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The Weekly: Esophageal cancer on the rise among middle-aged, risk of skin cancer could depend on genetics and more

June 3, 2022

Feature Story

Esophageal cancer may be rising among the middle-aged

TUESDAY, May 31 (The Washington Post) — About 20,640 U.S. adults will be diagnosed with esophageal cancer this year, according to estimates from the American Cancer Society (ACS). This type of cancer, which affects the esophagus — the tube that carries swallowed food from your throat to your stomach — has been found most often in people 65 and older, especially men.

The ACS says that, overall, diagnosis rates have been fairly steady in recent years. A report, however, suggests that esophageal cancer may be increasing among middle-aged people.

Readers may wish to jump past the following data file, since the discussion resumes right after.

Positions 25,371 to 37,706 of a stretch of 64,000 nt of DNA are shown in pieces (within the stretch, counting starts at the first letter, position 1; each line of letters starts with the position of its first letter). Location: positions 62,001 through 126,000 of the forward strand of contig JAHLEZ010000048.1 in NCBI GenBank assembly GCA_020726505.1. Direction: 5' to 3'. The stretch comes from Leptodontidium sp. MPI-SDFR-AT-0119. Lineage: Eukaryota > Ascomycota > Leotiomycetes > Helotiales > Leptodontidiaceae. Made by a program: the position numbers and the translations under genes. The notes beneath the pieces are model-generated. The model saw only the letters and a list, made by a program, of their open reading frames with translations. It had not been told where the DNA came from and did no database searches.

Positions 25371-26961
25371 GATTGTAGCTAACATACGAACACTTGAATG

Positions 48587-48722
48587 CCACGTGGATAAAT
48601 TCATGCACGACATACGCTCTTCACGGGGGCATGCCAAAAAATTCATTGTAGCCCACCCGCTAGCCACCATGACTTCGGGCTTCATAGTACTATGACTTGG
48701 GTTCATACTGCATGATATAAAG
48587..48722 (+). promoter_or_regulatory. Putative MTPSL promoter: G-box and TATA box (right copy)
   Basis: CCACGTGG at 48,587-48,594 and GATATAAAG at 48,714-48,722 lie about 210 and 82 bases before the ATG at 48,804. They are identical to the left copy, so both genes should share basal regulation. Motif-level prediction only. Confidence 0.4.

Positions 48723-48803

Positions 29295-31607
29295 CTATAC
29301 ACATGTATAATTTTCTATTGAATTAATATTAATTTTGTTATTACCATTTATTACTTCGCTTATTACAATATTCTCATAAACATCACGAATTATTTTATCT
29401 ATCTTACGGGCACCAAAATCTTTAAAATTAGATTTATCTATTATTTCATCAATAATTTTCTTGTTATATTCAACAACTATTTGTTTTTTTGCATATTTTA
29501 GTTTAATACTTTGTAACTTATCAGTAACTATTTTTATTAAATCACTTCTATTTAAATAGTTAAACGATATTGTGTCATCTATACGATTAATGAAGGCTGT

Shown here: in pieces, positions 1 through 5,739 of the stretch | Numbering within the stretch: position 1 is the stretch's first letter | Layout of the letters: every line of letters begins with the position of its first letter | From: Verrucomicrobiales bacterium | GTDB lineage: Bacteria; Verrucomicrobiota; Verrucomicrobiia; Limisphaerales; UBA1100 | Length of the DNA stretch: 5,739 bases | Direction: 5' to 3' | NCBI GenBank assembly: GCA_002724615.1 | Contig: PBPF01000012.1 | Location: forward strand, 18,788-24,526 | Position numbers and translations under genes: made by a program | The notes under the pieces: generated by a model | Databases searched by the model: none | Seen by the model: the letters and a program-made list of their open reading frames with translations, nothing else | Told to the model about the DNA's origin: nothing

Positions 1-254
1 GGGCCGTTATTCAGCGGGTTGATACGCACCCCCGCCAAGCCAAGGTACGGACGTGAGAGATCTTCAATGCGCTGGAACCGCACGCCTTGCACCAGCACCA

In other news. . .

Risk Of Skin Cancer Depends On Genetics As Well As Sun Exposure, Says New Study
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Uterine cancer may be added to the list of 9/11-related health issues
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Reprogrammed Cells Attack and Tame Deadly Cancer in One Woman
June 1, The New York Times

 

 

Foundation News

A Pride Month Message from Cheryl Greene, spouse of U.S. Rep. Angie Craig

People in the LGBTQ+ community experience inequitable treatment across all parts of life, including in health and access to health care services. As we recognize Pride Month this June, I’d like to take a moment to bring attention to one of the many issues disproportionately affecting the LGBTQ+ community: cancer.

Watch now.

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